American Farm Bureau Foundation Launches ‘Easy Button’ for Elementary Ag Education

New at-home learning resources are now available to parents and teachers clamoring for content. The American Farm Bureau Foundation for Agriculture unveiled a new webpage featuring weekly lesson plans dedicated to helping students in kindergarten through fifth grade learn where their food comes from while helping parents and teachers keep children engaged.

“We are thrilled to be launching this weekly series of virtual learning tools for parents, teachers and students,” AFBFA Executive Director Daniel Meloy said. “Providing engaging lesson plans and exciting content helps support our goal at the Foundation for Agriculture to provide an ‘easy button’ for at-home learning during this time so many of us are juggling priorities while trying to ensure kids enjoy virtual learning.”

The resource page contains free weekly activities, which focus around a central theme and can be done independently of one another. The first lesson, which is live now, is titled “Who is

Read More

Bridging the gap between farm and packhouse with provenance verification technology

The uptake of new technologies to provide traceability within the fruit and vegetable industry has increased over the last few years. This is partially in response to the recent food tampering and contamination crises, but also through an industry wide recognition that good traceability systems offer many benefits to producers.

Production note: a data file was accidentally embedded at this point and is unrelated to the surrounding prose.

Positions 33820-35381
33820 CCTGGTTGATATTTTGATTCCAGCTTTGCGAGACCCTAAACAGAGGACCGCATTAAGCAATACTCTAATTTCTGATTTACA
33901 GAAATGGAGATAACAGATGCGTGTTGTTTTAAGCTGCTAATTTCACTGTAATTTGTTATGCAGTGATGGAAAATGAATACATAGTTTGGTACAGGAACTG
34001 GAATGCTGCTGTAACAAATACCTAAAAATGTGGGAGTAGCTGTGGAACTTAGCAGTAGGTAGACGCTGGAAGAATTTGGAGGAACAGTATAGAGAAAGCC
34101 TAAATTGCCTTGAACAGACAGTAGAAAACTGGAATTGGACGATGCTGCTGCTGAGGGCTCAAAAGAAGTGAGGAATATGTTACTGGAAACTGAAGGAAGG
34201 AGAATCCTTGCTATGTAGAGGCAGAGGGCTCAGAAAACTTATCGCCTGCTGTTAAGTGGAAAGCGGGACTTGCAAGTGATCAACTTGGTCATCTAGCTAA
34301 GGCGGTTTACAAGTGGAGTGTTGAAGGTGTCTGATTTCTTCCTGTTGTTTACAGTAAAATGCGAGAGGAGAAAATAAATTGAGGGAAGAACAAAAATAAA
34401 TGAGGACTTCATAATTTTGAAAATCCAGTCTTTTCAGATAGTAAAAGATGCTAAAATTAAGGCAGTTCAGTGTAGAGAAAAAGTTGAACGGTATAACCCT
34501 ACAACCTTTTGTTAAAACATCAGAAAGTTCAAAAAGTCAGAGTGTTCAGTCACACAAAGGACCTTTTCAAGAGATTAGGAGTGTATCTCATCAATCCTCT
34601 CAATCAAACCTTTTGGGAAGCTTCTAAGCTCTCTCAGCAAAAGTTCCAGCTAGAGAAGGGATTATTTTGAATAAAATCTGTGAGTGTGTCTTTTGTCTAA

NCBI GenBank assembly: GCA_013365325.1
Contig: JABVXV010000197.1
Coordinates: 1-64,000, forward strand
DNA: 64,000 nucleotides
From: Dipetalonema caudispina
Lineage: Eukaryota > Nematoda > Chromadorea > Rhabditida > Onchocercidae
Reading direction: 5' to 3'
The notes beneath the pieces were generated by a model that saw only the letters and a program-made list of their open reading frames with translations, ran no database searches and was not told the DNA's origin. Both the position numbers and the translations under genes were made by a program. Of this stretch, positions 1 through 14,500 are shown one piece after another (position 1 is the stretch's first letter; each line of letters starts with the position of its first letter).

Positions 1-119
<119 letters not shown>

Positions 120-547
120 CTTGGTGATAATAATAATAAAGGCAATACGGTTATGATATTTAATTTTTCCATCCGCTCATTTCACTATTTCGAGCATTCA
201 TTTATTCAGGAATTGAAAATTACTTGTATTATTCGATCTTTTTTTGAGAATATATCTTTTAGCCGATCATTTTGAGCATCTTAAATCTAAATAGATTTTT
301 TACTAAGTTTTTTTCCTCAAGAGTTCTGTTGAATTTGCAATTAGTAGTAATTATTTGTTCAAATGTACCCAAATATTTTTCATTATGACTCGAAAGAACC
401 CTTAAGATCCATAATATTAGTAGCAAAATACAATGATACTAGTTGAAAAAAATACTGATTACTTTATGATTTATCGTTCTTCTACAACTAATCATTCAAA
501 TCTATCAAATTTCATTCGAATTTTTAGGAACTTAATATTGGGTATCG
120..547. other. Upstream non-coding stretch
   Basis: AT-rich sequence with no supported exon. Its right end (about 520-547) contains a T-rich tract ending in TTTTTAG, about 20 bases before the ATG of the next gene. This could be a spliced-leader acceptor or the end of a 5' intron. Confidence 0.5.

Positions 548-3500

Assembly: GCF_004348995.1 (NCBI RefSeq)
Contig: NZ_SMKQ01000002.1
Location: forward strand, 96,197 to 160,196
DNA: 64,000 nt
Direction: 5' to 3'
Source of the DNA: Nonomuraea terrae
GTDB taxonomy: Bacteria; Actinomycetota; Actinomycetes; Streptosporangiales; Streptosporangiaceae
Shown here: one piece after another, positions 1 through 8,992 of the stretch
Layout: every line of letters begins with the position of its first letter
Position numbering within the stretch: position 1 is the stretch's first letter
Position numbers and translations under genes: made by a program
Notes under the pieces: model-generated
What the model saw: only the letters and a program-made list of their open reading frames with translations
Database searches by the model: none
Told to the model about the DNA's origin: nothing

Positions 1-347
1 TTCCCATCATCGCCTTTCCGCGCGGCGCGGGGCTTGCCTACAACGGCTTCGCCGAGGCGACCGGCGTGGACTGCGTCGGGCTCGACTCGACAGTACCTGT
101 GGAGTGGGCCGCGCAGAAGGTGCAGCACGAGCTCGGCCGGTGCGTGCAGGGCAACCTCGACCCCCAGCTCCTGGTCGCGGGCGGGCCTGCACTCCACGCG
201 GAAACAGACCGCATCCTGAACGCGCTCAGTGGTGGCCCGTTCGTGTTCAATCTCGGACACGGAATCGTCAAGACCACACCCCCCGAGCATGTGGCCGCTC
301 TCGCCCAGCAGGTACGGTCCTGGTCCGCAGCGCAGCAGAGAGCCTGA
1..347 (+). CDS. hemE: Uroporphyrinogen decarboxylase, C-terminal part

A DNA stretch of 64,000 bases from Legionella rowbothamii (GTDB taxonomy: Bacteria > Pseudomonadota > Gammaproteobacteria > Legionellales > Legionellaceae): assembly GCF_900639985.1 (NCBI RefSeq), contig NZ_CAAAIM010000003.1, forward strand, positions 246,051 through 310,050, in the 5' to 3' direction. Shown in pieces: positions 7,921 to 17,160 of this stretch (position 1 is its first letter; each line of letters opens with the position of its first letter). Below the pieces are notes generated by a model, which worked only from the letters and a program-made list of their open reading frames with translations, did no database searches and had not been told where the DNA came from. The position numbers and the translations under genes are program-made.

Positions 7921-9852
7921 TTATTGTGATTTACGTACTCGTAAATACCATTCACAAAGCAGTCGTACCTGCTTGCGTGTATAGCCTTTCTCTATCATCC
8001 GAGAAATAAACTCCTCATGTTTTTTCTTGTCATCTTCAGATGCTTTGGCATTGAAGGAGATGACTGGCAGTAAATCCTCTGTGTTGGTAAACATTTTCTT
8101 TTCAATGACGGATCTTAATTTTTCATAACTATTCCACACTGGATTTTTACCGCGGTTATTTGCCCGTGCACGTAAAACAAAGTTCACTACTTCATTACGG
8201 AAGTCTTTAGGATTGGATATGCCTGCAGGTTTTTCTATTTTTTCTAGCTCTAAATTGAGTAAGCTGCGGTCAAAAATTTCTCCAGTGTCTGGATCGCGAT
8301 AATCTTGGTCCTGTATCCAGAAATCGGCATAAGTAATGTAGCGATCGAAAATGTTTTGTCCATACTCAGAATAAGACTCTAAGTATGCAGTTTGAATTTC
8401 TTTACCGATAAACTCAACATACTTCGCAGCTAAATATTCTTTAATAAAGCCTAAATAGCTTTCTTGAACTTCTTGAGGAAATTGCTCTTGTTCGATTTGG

Effective traceability systems offer specific information about the movement of produce within supply chains, data about consumer purchasing habits, increased production and logistical efficiencies, opportunities for longer shelf life and the reduction of product waste. Traceability systems rely on chain of custody data to record the movement of stock within supply chains and the record of this data begins at the place where produce is allocated a scannable label or code, which typically occurs at the packhouse.

With labelling occurring at the packhouse, a traceability gap exists in the supply chain prior to this point, where produce is still loose

Read More

Pastured meat, education core of Twisted Pines Farm; ‘We just want people to be more aware of where their food comes from’ | Woodmen Edition

BLACK FOREST • Although the presence of COVID-19 has made it difficult, providing education on raising animals for healthy consumption has been a backbone of Twisted Pines Farm.

Twisted Pines Farm and its owners Grant and Alison Goldberg raise broiler birds, beef, lamb and pork on their farm in Black Forest. It is their mission to provide high quality, sustainably farmed, locally raised food that is affordable and available to their community.

Learn More

For more information on Twisted Pines Farm’s products and education efforts, visit the website, TwistedPinesFarm.com.

The animals at Twisted Pines Farm are pastured, free-range products. All of the farm’s ruminant animals — those with four-chambered stomachs, such as cows and sheep — are grass-fed. The pigs and poultry, including free-range chicken and turkeys, are provided a supplemental feed milled from La Junta, as those animals are omnivores.

“We don’t do confinement housing,” said Grant Goldberg, a

Read More